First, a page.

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Hot Rods Removing painted on pin stripes

Discussion in 'The Hokey Ass Message Board' started by draggin49, Dec 5, 2022.

  1. draggin49
    Joined: Jun 9, 2014
    Posts: 180

    draggin49

    Was curious what would be the best way to remove painted on pin stripes . The car the pin stripes are on has an old patina’d lacquer paintjob ( I’m guessing from maybe 1950’s )Didn’t know if that would require a different technique or different material . The pin stripes are a color that sticks out like a sore thumb and doesn’t fit the rest of the car . thanks
     
  2. Mr48chev
    Joined: Dec 28, 2007
    Posts: 32,120

    Mr48chev
    ALLIANCE MEMBER

    Most pinstripes were done with 1 Shot. I'm thinkng that most still are.

    We will probably have to wait untilt the painters/pinstripers wake up to have them tell how to do it. I'm not sure if my info is right. It still leave the lines if it is that old though. You will just have the oringinal color show as stripes in your worn out "Patina" paint. 1 shot.jpg
     
    jailbar joe, X-cpe and Hollywood-East like this.
  3. Show us a few strips so we can see exactly what you have. If you don,t want to show the whole car just the strips with some of the surrounding old patina panel . btw, do you think the stripes are just as old as the 1950s paint job ?
     
  4. echo ed
    Joined: Nov 30, 2013
    Posts: 125

    echo ed
    Member
    from fla.

    Any chemical you might use ( ez off ) would have an effect on the paint surrounding the stripes, wet sanding is a lot of work and will also have an effect on the paint surrounding the stripes. A lot of negative things can happen removing striping that has been on for a long time. I would consider having a painter stripe over the existing pin stripes with a color more to your liking.
     

  5. guthriesmith
    Joined: Aug 17, 2006
    Posts: 7,795

    guthriesmith
    ALLIANCE MEMBER
    1. H.A.M.B. Chapel

    Typically, stripes can be buffed off but there is always the chance that the paint under them isn’t very thick. Depending on what I have had to deal with, I have either just buffed them off of maybe sanded them off with 1000 or so wet or dry paper on old lacquer. However, again, it is tricky not to go through the paint right next to the stripes if not very careful. A pic of what you are dealing with could likely get you the best advice.
     
    lothiandon1940 likes this.
  6. '29 Gizmo
    Joined: Nov 6, 2022
    Posts: 148

    '29 Gizmo
    Member
    from UK

    Depending on what the clear coat is, it may be possible to use solvents such as xylene but you would definitely need to try it on a non visible area first. Some 2 pack paints are very solvent resistant.
     
  7. oldolds
    Joined: Oct 18, 2010
    Posts: 3,356

    oldolds
    Member

    There are many ways that may work to get the stripes off. Careful sanding and buffing. Easy off. Ect. The one problem that will happen is that you will always see the stripes afterwards. The ghost of the stripes is hard to get off. It is like the stripes preserved the paint under them. I have already stripped trucks to bare steel and repainted them and still be able to read the lettering that was on the doors. This was before the days of high build primers.
     
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  8. theHIGHLANDER
    Joined: Jun 3, 2005
    Posts: 9,246

    theHIGHLANDER
    Member

    So, I had to see if this was a post from April 1st.

    Unless the panel was all rusted except some lettering this is a scientific impossibility.

    The Easy-Off technique was figured out in the days of lacquer. Always best to try a spot, then you only advance a little at a time. As to still might see shadows, no might about it. Oh well right? At least the undesirable color is gone. I'm with some of the above, show us a pic.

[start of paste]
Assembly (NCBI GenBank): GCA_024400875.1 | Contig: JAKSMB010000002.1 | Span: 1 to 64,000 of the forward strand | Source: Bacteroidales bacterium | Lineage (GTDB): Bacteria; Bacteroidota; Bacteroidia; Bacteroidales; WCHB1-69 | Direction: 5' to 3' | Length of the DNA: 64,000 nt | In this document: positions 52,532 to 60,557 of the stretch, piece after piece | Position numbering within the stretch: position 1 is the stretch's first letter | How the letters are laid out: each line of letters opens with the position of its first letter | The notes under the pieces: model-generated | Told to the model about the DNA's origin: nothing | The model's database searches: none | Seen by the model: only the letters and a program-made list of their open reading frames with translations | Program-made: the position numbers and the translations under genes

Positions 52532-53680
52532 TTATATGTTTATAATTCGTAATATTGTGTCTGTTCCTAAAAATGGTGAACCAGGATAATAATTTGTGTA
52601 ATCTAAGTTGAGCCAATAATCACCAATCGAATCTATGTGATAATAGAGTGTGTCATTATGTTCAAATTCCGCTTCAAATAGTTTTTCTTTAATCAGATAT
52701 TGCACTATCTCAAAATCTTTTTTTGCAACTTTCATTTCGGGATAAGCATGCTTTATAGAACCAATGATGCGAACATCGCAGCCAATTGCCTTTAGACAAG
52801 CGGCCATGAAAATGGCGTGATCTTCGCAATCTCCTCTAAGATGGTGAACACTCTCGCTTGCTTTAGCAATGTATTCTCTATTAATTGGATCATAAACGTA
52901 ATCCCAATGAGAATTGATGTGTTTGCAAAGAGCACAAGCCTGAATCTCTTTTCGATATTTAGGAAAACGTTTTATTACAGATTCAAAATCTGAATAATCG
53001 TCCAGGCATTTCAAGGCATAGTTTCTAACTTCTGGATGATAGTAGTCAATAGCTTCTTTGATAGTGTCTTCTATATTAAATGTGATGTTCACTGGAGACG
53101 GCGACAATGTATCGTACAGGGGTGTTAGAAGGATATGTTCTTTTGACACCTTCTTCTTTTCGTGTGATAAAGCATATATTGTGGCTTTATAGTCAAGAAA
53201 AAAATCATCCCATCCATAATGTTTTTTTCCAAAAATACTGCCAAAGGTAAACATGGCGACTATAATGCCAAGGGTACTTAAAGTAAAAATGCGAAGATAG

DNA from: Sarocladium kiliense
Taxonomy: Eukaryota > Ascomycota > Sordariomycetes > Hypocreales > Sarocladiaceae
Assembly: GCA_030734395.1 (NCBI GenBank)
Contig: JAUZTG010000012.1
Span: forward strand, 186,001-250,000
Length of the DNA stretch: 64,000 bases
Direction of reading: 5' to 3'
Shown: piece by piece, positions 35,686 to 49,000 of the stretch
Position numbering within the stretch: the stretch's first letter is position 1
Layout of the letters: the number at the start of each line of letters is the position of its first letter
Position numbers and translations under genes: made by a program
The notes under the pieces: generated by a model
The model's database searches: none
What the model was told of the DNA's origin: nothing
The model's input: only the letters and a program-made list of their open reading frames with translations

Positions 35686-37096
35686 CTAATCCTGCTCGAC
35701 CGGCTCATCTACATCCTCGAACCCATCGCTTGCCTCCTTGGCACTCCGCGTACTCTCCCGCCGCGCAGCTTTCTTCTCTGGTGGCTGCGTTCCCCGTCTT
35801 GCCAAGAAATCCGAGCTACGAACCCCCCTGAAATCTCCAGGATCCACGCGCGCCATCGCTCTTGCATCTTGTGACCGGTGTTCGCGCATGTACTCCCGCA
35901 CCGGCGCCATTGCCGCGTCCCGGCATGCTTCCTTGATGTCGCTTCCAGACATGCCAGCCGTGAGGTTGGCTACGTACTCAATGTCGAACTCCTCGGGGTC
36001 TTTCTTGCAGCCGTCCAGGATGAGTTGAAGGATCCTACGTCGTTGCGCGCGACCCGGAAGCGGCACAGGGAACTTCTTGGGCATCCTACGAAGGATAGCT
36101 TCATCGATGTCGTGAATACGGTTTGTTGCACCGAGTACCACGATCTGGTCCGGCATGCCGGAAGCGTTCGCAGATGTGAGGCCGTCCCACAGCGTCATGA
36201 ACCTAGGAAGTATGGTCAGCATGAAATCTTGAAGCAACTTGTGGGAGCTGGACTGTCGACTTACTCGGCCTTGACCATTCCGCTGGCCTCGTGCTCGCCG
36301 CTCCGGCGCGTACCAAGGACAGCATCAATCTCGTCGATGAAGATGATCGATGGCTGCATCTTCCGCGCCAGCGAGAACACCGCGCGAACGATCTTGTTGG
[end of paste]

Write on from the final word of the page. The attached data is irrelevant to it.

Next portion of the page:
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  9. BJR
    Joined: Mar 11, 2005
    Posts: 7,996

    BJR
    Member

    Why not try enamel reducer it will not hurt lacquer.
     
    guthriesmith likes this.
  10. Hollywood-East
    Joined: Mar 13, 2008
    Posts: 1,847

    Hollywood-East
    Member

    No.... It's real!
    I worked at a vett shop on/off for 16 years, fiberglass will do exactly the same thing! An we carved out the seam's down to the bonding strips..
    You don't know, Until You know ..
    I wouldn't believe either..
     
    Tman likes this.
  11. guthriesmith
    Joined: Aug 17, 2006
    Posts: 7,795

    guthriesmith
    ALLIANCE MEMBER
    1. H.A.M.B. Chapel

    Yep, I have had stripes show up through new paint as well on panels that were stripped to bare metal. I would have never believed it if I didn’t see it with my own eyes...
     
  12. HOTRODNORSKIE
    Joined: Nov 29, 2011
    Posts: 241

    HOTRODNORSKIE
    ALLIANCE MEMBER

    I put a old drag car back to the streets and used 1500 wet sandpaper then buffed to remove the stripes but wasn't so lucky on the gold leaf lettering on the quarters had to paint them. If the paint isn't to thick on the stripes it can be done try a little spot first
     
  13. Moriarity
    Joined: Apr 11, 2001
    Posts: 26,283

    Moriarity
    SUPER MODERATOR
    Staff Member

    Ez off oven cleaner, the original formula in the yellow can, (assuming the striper used one shot) I have done it numerous times with great success. try an inconspicuous spot first, it has never ruined the base paint for me. you may see some "ghosting" of the stripes after depending on how long it has been on..
     
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  14. theHIGHLANDER
    Joined: Jun 3, 2005
    Posts: 9,246

    theHIGHLANDER
    Member

    Not buyin it. Being on my 2nd time around the block and having done so many levels of finishing, unless old material is still there, nothing. Y'all want to make folks believe a pinstripe changes the molecular level of sheet metal and even more, changes its reaction to multiple layers of refinish material. From a 1 coat stripe. Usually dragged on by small brushes with what's essentially cheap enamel. Explain in detail how a pinstripe can deeply etch steel to a point where it bleeds all the way thru a new finish when the panel has been stripped bare. This oughta be good...o_O